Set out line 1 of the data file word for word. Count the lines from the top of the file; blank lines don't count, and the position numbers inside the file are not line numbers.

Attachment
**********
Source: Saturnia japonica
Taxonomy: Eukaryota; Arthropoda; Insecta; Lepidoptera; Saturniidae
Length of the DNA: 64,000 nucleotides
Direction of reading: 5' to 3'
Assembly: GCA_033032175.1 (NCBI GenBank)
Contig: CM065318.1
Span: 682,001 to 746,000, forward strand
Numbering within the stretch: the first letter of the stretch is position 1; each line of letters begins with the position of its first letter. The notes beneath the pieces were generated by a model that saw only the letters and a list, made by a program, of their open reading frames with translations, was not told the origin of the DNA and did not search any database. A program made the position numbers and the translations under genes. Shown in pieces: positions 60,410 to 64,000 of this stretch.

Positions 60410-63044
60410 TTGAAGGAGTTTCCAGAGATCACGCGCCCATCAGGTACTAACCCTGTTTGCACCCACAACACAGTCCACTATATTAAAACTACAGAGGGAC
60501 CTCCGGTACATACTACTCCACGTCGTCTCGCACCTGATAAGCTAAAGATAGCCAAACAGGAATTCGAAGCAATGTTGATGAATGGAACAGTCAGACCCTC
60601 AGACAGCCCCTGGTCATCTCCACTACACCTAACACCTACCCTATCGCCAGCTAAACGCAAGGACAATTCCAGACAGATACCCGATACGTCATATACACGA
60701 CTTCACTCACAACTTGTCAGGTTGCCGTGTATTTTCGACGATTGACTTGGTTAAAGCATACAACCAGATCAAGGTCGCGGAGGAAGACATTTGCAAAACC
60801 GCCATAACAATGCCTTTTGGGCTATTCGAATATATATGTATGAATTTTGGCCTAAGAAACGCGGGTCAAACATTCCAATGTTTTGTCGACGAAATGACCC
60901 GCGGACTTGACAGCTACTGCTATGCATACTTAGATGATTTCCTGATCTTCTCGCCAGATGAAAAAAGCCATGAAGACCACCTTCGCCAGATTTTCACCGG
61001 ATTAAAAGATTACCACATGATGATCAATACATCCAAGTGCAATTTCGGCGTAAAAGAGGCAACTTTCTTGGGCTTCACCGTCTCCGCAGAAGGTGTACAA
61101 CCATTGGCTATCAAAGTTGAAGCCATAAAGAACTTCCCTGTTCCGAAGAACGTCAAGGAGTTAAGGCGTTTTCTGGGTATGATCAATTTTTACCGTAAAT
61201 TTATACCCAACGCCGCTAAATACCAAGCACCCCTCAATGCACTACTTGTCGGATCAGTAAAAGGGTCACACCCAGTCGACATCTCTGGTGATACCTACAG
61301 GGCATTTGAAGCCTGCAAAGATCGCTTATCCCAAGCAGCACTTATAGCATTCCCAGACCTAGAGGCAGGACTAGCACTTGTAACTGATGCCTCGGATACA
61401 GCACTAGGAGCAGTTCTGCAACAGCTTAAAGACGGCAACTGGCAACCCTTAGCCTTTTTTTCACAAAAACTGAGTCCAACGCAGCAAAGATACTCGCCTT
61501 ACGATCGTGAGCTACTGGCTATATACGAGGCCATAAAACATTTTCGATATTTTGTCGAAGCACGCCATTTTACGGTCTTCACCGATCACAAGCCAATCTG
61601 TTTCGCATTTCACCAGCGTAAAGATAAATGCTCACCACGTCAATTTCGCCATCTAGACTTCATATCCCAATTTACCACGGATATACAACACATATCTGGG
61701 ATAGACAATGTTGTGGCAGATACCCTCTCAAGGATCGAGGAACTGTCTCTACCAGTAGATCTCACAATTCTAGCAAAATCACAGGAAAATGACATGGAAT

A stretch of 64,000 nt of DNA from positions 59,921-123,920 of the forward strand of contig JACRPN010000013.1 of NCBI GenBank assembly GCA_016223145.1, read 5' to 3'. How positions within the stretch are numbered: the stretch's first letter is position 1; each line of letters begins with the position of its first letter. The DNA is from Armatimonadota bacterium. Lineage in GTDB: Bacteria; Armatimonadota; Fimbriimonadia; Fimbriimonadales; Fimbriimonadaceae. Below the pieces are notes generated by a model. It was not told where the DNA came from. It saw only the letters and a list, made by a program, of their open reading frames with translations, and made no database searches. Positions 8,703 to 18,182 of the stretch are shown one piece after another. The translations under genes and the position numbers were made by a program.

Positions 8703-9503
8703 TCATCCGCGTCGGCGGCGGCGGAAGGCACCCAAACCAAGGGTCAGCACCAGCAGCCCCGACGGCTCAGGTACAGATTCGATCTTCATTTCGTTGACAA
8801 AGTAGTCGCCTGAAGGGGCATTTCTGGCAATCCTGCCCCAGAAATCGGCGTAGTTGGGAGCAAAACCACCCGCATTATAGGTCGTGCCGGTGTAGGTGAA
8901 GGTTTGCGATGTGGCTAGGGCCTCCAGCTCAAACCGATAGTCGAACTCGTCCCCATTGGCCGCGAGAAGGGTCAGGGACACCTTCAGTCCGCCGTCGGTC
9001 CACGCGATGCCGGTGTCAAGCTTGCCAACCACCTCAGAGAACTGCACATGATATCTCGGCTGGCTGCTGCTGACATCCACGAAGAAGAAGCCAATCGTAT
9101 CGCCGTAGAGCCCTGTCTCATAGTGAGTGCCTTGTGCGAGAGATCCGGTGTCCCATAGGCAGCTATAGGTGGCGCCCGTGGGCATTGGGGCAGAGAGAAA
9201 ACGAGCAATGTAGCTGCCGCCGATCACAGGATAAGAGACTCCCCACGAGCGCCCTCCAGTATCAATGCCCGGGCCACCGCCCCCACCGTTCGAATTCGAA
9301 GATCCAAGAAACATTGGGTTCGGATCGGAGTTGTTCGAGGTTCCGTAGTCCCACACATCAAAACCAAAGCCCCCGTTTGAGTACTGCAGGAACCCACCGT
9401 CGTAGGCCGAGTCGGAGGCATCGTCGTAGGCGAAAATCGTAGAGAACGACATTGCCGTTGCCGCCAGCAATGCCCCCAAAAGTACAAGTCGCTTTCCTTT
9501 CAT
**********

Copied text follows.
Source: Saturnia japonica